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The silence on significant issues from the men running for governor this election cycle has been deafening. We need answers, guys. Residents have questions, too.

GOP Gov. Bruce Rauner, dubbed “the most vulnerable incumbent governor in the country” by Politico, and Democrat J.B. Pritzker, portrayed as in lockstep with House Speaker Michael Madigan, of Chicago, have increased election appearances after a tepid summer. Political ads have been popping up, but we’re still far from them facing each other in a debate.

We’ve been critical of these candidates for lackluster campaigning at a time when our state has so many roadblocks. We’re practically begging for some excitement in this race.

But we’re not holding our breath.

An NBC News/Marist poll last week put undecided voters at 13 percent, a pretty low figure given that we’re at the end of August. Pritzker scored 46 percent, Rauner 30 percent, Libertarian candidate Kash Jackson 6 percent and Conservative Party candidate state Sen. Sam McCann, R-Plainview, 4 percent.

What does it all mean? It could suggest voters just don’t care about these mega-rich candidates, who don’t need to fundraise, or that Rauner is in trouble. Those third-party candidates could peel off more right-leaning candidates.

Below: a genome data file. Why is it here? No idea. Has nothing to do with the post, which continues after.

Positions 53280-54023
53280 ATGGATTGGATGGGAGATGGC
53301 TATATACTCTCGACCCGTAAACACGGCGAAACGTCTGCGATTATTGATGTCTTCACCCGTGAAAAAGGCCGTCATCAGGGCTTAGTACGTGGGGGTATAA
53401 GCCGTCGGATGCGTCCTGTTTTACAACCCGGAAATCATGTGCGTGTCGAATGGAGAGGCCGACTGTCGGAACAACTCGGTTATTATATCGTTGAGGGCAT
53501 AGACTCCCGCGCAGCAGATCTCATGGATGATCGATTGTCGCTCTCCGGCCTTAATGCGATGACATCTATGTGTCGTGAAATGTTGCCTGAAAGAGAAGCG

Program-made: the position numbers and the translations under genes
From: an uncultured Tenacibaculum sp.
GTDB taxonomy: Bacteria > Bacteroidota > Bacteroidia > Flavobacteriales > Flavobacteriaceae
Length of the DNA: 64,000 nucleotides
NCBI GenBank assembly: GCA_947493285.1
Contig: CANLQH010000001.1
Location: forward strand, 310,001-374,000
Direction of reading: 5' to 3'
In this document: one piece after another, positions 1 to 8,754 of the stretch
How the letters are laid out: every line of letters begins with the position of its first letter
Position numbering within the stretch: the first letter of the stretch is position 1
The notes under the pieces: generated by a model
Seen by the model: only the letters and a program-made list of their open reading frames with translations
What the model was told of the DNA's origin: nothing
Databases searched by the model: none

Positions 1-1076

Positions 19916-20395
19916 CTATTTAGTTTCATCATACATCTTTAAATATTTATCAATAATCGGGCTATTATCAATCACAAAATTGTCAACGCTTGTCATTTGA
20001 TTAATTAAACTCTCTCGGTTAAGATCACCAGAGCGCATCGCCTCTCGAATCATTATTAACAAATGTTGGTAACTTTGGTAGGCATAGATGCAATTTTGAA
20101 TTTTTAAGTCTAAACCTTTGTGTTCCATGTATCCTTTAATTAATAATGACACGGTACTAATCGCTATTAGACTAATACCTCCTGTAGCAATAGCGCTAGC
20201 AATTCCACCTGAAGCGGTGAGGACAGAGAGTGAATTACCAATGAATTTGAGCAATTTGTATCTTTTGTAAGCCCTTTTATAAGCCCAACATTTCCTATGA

Not helping is that neither Pritzker or Rauner has an easily understandable plan for meat and potato issues like infrastructure. We continue to believe fixing an issue like potholes on state roads would be a wise campaign tactic.

The problem is funding, and there is no solution. We haven’t had a comprehensive capital bill since 2009’s $31 billion “Illinois Jobs Now!” plan, which always struck us as sounding like a new Illinois Lottery scratch-off game.

Pritzker has pointed to user taxes, such as fees on purchases online, sports betting and legalized pot. There’s no way that’s going to be enough.

We certainly don’t have a clear sense yet about tangible ways to fix issues like pensions and workers compensation.

Rauner has made strides in this area, as well as cutting regulatory burdens and exploring the incredibly dense layers of taxing bodies in our state.

Will the upcoming debates help us understand these two? We hope so. But we also need the help from readers like you.

What do you want to see in the next leader of our state? What are the priorities?

Our pitch to you: Share your thoughts on this opinion page. Hearing from you, and starting a dialogue, is a role we’re eager to play.

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